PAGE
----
Second, in his defense of Kelly, Daniel McMartin apparently took care to establish that the carrying of a knife was not in itself unusual, and therefore not a sign of criminal intent. Thus, when cross-examined by McMartin, John Brennan, who “had worked with prisoner,” admitted that “it was common to use case knives in shanties for eating with, similar to that produced, each man had his own knife.” Henry Smith also testified that “such knives as that produced, [were] commonly used by shanty men.” Presumably McMartin was concerned to convince the jury that Kelly did not seek out his brother-in-law with the intent to kill and with a murder weapon in hand, that he had not acted with malice aforethought, in other words.
“The prisoner’s look,” declared the Bathurst Courier, “was not better than his character, it certainly had a tendency to create the conviction of his guilt in the minds of all who beheld him.” This conviction of Kelly’s guilt, however, was apparently not shared by the men who sat on his jury. While the Crown had sought a murder conviction, the jury returned a verdict of manslaughter.
In so doing, approved the Courier, the jury had followed “that humane maxim of the British law, to lean toward mercy, where there may be room for a doubt.” Presumably the jury had been swayed by the eloquence of Daniel McMartin, who had “addressed the jury at some length, in a manner highly creditable to himself, and becoming to the important occasion, when life or death were at issue.” They may have also, and more specifically, been influenced by McMartin’s emphasis on the knife as a commonplace item carried by all shantymen.
In any case, John Kelly was spared the death penalty. Instead, he was sentenced to twelve months of hard labour at the penitentiary at Kingston. John Kelly entered the Provincial Penitentiary on 21 May 1841, as prisoner number 502, from the District of Bathurst, for the crime of Manslaughter, with a sentence of one year.
The Birth of Michael Kelly
As John Kelly had awaited trial at the Bathurst District Gaol in Perth, his wife Mary had given birth to their second child. Michael Kelly was born 25 April 1841 (presumably at March township); and was baptized 6 June 1841 (Notre Dame, Bytown), with Michael [Baird?] and Judah Whelan serving as godparents.8
Michael Kelly was baptized conditionally, which indicates he had already been privately baptized at home, perhaps by an anxious mother or other relation who did not expect the child to live. In any case, at the time of his official church baptism, Michael was six weeks old, and his father John was three weeks into his one-year sentence for manslaughter at the penitentiary in Kingston. What an ordeal this must have been for John Kelly’s wife Mary.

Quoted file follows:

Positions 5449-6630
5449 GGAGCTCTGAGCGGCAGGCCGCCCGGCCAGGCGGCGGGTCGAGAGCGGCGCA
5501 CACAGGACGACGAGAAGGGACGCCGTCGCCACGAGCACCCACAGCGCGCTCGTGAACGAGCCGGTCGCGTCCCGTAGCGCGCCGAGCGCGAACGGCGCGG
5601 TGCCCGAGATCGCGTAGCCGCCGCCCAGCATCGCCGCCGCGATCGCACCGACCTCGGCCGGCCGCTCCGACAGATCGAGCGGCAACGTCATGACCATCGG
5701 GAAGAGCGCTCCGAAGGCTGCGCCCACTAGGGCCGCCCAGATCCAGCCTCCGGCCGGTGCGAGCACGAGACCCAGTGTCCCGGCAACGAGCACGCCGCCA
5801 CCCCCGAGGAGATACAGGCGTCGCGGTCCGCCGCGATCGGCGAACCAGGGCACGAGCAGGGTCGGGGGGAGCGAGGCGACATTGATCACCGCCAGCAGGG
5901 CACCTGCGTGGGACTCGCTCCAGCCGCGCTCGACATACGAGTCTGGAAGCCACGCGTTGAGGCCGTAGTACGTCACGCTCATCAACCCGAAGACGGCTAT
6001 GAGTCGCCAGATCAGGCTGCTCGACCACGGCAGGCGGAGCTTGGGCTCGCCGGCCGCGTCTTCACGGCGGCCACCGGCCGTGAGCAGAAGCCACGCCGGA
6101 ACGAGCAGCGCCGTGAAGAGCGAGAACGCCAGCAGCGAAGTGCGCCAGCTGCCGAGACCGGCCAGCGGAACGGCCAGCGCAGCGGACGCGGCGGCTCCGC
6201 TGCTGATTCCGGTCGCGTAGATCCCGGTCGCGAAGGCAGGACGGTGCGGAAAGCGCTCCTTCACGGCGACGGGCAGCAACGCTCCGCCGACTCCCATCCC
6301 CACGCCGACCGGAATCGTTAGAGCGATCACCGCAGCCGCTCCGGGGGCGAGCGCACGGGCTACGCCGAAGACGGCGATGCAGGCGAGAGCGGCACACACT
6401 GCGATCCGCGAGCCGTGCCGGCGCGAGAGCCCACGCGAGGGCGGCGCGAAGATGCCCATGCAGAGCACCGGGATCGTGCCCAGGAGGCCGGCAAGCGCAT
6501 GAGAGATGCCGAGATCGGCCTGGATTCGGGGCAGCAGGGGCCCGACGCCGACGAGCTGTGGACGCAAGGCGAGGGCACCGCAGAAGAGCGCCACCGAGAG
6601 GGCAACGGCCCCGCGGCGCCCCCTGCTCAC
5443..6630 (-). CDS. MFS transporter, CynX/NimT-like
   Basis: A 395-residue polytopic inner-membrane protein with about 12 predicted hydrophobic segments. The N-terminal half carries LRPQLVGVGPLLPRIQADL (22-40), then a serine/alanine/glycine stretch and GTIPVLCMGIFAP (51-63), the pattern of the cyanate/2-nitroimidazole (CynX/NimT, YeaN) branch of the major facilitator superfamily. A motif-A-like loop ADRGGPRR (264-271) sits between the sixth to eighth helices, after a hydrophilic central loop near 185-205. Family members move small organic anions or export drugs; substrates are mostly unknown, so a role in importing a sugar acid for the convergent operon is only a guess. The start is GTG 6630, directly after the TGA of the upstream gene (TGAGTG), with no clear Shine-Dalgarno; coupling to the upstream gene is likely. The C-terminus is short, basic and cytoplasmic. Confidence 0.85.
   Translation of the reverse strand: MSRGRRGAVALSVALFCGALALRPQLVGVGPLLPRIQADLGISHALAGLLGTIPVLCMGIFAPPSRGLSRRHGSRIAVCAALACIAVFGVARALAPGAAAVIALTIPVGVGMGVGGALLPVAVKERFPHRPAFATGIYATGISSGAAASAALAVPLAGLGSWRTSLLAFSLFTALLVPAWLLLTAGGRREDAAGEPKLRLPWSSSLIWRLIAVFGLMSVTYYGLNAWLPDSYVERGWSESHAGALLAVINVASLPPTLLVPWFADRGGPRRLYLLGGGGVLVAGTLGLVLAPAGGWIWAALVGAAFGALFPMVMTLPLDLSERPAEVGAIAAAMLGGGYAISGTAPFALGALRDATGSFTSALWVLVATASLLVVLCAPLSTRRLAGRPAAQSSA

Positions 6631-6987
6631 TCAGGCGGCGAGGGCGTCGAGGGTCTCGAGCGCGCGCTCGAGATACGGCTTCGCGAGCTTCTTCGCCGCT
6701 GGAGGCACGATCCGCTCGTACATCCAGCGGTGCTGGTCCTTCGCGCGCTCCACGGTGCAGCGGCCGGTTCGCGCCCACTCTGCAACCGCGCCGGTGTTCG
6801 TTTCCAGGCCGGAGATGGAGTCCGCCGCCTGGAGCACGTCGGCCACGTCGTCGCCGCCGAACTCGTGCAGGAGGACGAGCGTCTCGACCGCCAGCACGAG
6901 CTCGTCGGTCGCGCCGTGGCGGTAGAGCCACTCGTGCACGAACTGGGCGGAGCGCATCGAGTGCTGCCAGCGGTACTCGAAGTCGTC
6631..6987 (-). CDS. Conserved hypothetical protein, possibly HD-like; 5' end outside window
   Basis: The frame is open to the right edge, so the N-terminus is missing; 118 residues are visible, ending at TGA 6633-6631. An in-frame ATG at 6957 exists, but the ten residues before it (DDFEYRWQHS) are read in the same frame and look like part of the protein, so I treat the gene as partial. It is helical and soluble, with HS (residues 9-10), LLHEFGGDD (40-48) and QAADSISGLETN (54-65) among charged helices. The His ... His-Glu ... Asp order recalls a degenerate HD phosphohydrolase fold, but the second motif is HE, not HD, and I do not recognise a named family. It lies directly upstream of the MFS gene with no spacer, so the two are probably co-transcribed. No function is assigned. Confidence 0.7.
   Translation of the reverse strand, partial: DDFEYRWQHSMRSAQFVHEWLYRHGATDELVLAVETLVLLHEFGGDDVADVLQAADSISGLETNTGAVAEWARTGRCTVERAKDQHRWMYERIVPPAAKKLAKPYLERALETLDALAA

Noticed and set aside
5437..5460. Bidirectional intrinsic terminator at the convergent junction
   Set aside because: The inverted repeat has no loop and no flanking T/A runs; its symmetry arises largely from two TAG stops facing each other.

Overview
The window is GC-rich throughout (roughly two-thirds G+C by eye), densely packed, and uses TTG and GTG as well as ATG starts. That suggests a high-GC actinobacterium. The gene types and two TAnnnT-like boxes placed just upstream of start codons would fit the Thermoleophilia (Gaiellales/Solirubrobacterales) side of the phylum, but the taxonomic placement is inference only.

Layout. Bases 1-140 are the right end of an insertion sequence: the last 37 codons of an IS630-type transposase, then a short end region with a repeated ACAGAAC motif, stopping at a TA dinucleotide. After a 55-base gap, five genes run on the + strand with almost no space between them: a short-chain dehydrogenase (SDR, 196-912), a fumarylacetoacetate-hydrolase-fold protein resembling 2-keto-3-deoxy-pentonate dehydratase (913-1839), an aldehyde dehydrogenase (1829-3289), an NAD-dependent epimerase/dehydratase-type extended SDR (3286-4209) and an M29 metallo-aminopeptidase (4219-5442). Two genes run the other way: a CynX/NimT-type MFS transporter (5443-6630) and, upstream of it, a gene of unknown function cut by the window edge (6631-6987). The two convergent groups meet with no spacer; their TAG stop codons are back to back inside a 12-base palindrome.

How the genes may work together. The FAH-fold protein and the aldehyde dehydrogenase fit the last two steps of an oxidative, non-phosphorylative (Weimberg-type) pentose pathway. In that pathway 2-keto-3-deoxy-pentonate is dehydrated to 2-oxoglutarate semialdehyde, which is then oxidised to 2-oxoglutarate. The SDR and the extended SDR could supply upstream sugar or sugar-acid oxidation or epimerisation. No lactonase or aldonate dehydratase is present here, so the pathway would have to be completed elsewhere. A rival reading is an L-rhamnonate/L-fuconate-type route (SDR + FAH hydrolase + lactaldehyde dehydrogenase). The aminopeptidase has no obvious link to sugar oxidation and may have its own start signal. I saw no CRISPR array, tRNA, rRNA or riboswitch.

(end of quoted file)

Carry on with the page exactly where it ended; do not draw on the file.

Hard Times, Hard Labour
While we don’t have any details specific to Kelly’s one-year confinement in the penitentiary, we can assume it was a very harsh experience indeed. Though touted as a model of the new, and more humane approach to punishment and rehabilitation — when Charles Dickens visited the penitentiary in 1842, he described it as “an admirable gaol,…well and wisely governed, and excellently regulated, in every respect” — the new prison at Kingston was governed by a warden who was as sadistic as he was corrupt. Henry Smith, the first warden of the penitentiary, charged admission for tours of the facility, and “he made sure his patrons got a good horror show.” According to Don Townson’s account of Kingston’s sadistic warden Smith, the prison tours included “a visit to the dark cell and a leisurely march past convicts being punished with the lash, the ball and chain, the Oregon boot, the water hose and the sweat box.” Smith meted out harsh physical punishment to children as young as ten years old, for such offences as “staring, winking, and laughing.”10
Smith’s reign of terror came to an end in 1848. When the penitentiary physician, Dr. James Sampson, laid charges against the warden, Smith “resigned under fire” after an investigation into his abuses.
Whatever punishments and privations he suffered during his year of hard labour, John Kelly certainly survived the ordeal. Kelly was released from prison on 21 May 1842, as prisoner number 502, from the Bathurst district, at which point he was described as 29 years of age, 5 ft 11 inches in height, with a “sallow complexion,” blue eyes, and brown hair. Upon release, Kelly was given a “Travelling allowance” of 18 shillings and 4 pence. Where did John Kelly go next?
The Burial of Dame John Kelly
When I first started researching this story, I had no idea what had happened to John Kelly after his release from prison. Nor did I have any expectation of finding him, once I had determined that he had not returned to settle in March township. According to family lore, he had “gone to the States,” which certainly didn’t sound too promising. With a common surname like Kelly, and with the even commoner forenames of John, Mary (his wife) and Ann (his daughter), searching for this family in the American records seemed like looking for a needle in a haystack.
It was while searching for another record (unrelated to the Kellys and the Hourigans, as a matter of fact) in the parish registers for the Mission at Mattawa that I happened upon the burial record for Mary Hourigan, who was buried as “Mary Horrigan, Dame John Kelly,” wife of the deceased John Kelly: